Construction Begins at Last For Homes

Construction Begins at Last For Homes

Chesterbrook Residences celebrates its groundbreaking.

As people headed down the long dirt road that leads to the future site of Chesterbrook Residences, comments such as "can you believe this day is finally here," and "we never thought this moment would arrive," could be heard in almost every conversation.

"As we navigated over the stones and the bumps on the way over here, you kind of got a feel of what it was like to navigate this project," joked Jane Edmondson, Secretary of Chesterbrook Residences, Inc. (CRI).

Indeed, the May 10 groundbreaking ceremony was a long time in the coming. It all began in 2000, when members of Chesterbrook Presbyterian Church realized that their church did not have the economic means to survive. The members asked the National Capital Presbytery (NCP) to dissolve the congregation, but also requested that the church building continue to be used as a church home, and that the vacant five-acre land behind the building be used for an assisted living facility for low-income seniors. NCP agreed to both requests.

In 2001, a new congregation moved into the church building, and it became the Chesterbrook Taiwanese Presbyterian Church. At the same time, the NCP asked Lewinsville Presbyterian Church to look into the possibility of creating an assisted living facility. Chesterbrook Residences, Inc. (CRI), a 501(c)3 non-profit, non-sectarian organization made up of Lewinsville and Immanuel Presbyterian Churches, Temple Rodef Shalom and the NCP was created.

In 2002, it was established that an assisted living facility was in fact feasible for the site. However, due to citizen opposition to the project, the Fairfax County Board of Supervisors was not able to approve the project's land use application until April of 2004. Then, due to complicated housing laws, it took until March 2006 for the project's site plan and required permits to be approved.

CONSTRUCTION of Fairfax County's first mixed income assisted living facility is finally underway, and Chesterbrook Residences is scheduled to open in July 2007.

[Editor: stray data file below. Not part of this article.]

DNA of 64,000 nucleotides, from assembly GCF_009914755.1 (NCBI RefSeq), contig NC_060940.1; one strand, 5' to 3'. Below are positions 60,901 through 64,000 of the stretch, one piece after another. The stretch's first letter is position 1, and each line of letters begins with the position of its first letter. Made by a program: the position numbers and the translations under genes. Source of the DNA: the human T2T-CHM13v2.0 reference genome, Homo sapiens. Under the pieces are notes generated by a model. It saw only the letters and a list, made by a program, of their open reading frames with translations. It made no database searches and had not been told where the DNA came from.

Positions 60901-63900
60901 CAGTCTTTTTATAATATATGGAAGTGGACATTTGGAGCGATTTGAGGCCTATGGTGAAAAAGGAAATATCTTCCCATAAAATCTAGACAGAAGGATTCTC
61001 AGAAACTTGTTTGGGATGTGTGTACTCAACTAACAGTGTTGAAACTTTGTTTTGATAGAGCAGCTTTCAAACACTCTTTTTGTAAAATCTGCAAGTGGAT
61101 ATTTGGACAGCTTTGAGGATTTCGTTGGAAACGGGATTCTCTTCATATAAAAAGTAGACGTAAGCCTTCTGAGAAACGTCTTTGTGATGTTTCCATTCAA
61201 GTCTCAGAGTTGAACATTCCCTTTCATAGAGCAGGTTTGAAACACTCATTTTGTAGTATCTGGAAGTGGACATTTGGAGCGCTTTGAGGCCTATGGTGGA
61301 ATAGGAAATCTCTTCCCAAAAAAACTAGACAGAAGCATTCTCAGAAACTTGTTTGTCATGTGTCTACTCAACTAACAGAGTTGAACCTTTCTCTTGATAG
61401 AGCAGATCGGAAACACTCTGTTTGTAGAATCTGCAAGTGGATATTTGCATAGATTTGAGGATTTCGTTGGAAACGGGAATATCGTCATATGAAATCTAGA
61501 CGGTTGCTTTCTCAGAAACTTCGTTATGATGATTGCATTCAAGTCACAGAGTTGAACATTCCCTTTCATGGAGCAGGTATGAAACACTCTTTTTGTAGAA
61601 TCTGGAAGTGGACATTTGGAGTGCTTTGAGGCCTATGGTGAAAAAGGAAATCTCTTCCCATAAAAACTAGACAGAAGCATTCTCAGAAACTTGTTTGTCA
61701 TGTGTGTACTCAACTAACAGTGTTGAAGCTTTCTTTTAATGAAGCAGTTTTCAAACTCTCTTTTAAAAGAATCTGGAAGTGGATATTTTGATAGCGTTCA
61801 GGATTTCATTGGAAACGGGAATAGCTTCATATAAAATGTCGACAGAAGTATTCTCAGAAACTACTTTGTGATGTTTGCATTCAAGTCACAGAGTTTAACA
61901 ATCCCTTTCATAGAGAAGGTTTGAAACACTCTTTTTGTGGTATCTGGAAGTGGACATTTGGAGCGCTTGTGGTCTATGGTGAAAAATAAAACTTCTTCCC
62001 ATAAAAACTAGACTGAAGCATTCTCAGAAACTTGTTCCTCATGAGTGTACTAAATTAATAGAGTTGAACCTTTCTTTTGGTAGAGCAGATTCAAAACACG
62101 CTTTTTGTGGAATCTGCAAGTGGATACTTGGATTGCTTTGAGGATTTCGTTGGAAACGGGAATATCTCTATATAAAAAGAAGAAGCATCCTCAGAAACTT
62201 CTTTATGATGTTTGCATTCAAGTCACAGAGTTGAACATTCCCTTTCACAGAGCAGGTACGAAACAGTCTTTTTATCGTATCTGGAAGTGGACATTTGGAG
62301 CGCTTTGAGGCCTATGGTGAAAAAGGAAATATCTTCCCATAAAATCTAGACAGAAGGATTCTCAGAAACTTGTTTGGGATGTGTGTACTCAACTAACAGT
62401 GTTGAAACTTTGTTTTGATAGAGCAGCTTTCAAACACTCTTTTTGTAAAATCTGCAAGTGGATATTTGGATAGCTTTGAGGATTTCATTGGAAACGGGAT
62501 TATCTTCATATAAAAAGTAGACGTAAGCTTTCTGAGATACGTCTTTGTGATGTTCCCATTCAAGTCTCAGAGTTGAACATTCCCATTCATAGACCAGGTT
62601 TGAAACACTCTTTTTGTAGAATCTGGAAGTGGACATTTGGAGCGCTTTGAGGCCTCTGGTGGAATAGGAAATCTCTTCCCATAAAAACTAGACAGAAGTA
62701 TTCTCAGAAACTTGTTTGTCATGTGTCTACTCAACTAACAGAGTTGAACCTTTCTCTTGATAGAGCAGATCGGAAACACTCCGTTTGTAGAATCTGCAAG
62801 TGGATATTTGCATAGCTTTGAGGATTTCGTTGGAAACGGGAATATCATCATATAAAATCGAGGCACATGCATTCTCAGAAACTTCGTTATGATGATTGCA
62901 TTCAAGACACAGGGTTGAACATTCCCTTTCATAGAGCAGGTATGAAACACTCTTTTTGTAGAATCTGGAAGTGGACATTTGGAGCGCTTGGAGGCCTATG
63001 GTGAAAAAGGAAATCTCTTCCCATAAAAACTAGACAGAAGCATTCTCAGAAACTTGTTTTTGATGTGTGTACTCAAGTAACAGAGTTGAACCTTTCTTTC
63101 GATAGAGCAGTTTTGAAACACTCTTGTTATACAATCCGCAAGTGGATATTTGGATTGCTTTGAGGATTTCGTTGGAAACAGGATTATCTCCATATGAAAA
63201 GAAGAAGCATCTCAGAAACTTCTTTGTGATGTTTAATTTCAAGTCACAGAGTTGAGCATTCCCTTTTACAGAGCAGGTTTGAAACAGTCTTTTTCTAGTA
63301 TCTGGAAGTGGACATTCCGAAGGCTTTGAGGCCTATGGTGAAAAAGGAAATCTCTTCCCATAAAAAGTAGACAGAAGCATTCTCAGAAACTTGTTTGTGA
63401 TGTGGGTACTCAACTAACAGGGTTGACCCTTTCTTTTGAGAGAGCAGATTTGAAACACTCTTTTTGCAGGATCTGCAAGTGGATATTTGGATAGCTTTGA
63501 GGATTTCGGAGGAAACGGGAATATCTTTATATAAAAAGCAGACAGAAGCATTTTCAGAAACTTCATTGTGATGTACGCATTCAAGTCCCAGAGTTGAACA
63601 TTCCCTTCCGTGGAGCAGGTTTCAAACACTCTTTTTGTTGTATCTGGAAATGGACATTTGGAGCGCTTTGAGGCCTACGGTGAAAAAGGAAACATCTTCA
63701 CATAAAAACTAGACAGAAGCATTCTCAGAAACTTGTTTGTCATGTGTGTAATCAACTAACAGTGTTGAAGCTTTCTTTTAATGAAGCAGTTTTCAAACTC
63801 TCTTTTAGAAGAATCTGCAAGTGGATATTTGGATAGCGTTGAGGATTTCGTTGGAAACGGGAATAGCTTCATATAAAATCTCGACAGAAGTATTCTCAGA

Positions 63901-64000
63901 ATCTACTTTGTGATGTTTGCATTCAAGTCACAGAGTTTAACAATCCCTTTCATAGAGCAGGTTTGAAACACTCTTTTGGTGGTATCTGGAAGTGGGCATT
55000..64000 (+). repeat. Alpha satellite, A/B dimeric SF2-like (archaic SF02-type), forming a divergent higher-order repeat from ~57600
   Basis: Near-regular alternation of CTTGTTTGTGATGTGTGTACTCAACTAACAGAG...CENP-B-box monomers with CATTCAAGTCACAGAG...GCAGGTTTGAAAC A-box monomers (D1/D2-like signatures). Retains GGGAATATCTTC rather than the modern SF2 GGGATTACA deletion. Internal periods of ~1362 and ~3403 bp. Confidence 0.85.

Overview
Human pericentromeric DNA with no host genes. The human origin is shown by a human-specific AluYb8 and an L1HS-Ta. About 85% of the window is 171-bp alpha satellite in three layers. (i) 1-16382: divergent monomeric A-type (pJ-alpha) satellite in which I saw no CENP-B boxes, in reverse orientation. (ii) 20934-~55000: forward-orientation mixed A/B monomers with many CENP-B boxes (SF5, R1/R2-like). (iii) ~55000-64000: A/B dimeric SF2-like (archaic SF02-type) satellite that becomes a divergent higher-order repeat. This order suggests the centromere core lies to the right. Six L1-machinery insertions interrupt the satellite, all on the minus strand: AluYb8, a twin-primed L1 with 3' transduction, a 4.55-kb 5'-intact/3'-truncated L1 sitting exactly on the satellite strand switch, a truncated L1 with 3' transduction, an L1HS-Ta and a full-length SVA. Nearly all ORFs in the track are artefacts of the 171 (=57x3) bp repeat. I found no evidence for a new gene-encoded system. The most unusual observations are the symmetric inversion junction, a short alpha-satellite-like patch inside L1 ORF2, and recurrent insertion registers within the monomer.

"It is CRI's hope that these residences will be a place where the frail and the elderly will have a table to eat at and a bed to sleep on... so that they will have a place to live their life out in the the presence of dignity and love," said Gerald Hopkins, President of CRI at the groundbreaking ceremony. "CRI from the beginning, has been a community activity."

The facility will have 97 units, 49 of which will be reserved for low income seniors whose annual income is $31,000 or less, and five of which will be reserved for low income seniors whose annual income is $20,000 or less. Of the remaining units, six will be leased below market rate, and 42 will be leased at market rate.

Hunter Mill District Supervisor Cathy Hudgins, also spoke at the Chesterbrook groundbreaking ceremony. As chair of the Fairfax County Housing and Community Development committees, Hudgins is aware of the county's need for affordable housing for seniors.

"Fairfax County has a lot of things to celebrate," said Hudgins. "But we do have a challenge, and that challenge is providing housing for all those who need it in our community... and citizens who have lived in and served our community all their lives certainly deserve a place where they can stay and be taken care of in that community."